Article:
Friday, 21 December 2007

The Walled Garden in winter

For the last week we have had nightly frosts and mornings bright with hoar outlining every twig, stem and seedhead. I open the heavy wooden door onto a magical world, mysterious and altered, silent and unmoving except for the birds clustering around the feeder. I kick up some of the frozen leaf litter, turning it over for the robins and blackbirds to find food; bramblings scratch about amongst the drier leaves under the tall beech trees. With the strange distorted shapes of tender shrubs under white fleece, it's a bit like Miss Haversham's dining room. This picture of the espalier trees in the misty light conveys some of that atmosphere. It's a moment in the garden that the public never see.

With no work possible, we had a walk by the river today to see if we could spot the otter again. A few days ago, it was there, its presence given away by the goosanders flying off and then by ripples ebbing out from the bank, dark semi-circles against the bright, pale water reflecting the late afternoon sky. We saw its smooth back as it curved out of the river for a moment, sleek with water before a long line of bubbles showed it swimming away across to the far bank. Today there was no otter, just two dippers bobbing together before diving into the freezing rapids to feed, and a lone goldeneye. We did see an odd sight though; two large salmon simultaneously leaping out of the water and virtually walking on their tails like dolphins for some ten feet before flopping back in again - was it a pike or an otter that had made them do this? I'd never seen that before.

The frosty weather looks set to continue and I am glad that I have the garden well put to bed, perennials cut down, dahlias and cardoons protected by a thick layer of straw and the borders looking amazingly tidy. We'll just have to wait and see if all the plants survive, having not had such a cold spell for several winters. It's a lovely time though for winter walks and I am enjoying what feels like a 'proper winter'.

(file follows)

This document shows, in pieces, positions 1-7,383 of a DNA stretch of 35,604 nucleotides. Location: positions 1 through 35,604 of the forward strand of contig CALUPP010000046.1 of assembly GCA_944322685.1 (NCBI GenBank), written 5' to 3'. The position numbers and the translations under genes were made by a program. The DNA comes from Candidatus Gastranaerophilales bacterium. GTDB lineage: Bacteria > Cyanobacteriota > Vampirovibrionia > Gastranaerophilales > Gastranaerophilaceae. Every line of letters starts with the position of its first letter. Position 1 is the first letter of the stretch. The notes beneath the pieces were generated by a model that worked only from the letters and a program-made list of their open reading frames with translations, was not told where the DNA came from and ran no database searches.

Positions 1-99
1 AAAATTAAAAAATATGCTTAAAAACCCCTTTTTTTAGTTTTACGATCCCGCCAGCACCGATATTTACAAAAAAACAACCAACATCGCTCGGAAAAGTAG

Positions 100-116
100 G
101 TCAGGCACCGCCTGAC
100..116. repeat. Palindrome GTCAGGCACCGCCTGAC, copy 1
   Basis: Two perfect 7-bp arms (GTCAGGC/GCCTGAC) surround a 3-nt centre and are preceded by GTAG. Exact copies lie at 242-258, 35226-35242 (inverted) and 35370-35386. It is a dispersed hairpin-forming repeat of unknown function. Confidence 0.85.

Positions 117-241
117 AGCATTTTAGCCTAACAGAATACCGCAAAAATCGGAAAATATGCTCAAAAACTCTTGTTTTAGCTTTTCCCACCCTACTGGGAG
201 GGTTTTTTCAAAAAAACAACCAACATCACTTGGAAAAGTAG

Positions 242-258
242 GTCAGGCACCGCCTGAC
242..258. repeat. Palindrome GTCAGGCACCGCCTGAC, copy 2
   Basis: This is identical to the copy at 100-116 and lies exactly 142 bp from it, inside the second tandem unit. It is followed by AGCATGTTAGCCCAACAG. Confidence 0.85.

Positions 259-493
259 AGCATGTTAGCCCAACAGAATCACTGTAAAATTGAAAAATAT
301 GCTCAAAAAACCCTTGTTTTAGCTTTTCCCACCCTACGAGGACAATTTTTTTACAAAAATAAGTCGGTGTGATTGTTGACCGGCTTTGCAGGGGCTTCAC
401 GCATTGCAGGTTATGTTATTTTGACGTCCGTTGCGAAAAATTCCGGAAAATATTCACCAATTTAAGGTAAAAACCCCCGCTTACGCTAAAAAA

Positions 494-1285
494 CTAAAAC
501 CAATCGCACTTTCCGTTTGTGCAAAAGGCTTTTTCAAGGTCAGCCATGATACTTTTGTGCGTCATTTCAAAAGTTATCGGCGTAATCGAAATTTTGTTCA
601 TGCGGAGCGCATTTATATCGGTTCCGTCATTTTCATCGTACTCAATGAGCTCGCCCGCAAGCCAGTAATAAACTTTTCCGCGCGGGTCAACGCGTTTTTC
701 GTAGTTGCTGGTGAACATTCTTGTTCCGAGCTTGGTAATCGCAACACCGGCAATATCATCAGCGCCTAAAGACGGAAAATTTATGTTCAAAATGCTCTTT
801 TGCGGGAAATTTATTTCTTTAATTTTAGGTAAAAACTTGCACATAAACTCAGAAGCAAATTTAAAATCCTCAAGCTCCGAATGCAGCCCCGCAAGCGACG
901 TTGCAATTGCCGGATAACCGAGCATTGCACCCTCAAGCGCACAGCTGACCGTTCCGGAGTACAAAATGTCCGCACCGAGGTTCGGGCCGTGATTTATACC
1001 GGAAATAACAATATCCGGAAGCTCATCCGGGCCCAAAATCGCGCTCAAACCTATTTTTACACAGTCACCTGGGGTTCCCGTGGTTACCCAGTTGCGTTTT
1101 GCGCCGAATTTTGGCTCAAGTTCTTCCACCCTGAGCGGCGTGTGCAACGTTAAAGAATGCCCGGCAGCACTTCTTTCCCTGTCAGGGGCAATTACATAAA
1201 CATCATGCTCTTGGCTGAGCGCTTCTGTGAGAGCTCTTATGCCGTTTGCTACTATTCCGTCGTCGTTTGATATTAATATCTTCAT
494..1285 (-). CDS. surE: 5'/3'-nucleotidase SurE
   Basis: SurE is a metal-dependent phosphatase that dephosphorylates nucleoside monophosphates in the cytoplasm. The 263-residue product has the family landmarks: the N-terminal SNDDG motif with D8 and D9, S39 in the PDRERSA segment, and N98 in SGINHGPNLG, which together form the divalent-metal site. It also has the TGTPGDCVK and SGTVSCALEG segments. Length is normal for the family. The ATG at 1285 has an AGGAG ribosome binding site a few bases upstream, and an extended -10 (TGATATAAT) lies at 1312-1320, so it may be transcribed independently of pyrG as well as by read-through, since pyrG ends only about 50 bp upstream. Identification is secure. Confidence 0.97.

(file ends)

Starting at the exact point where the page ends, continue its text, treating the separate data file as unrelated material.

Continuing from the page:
Tuesday, 4 December 2007

Moon gardening at Chesters

For my latest article in The Northumbrian magazine which is out this week, I have written about biodynamic gardening, a holistic system that we have used in Chesters Walled Garden's vegetable growing beds for the last two years. For organic gardeners, ‘moon gardening’ can be a natural development and I am noticing more and more references to it in magazines and papers - in The Independent last Saturday there was a piece about vineyards in the south of France producing red wines by this method. For the past two years, my husband, David, has grown all our vegetables this way, using as his guide The Biodynamic Sowing and Planting Calendar by Maria and Matthias Thun. This yearly publication shows the optimum times for the whole seasonal gardening cycle, from sowing to harvesting, as well as pruning, maintenance and beekeeping. He finds that the discipline of sowing times is a real help to getting things done, a daily reminder of seeds to sow, plants to harvest or even the best time to cut the lawn with a view to less regrowth!

Last year a well known National Trust garden, Nymans in Sussex, used biodynamic growing for their extensive bedding. Thinking about the moon, I have added this beautiful image of the moon rising above the Chesters Walled Garden by Hexham artist, Brian Waters and it shows our espalier apple trees and the greenhouse. The Northumbrian has just celebrate its 100th isssue and 20 years of the magazine -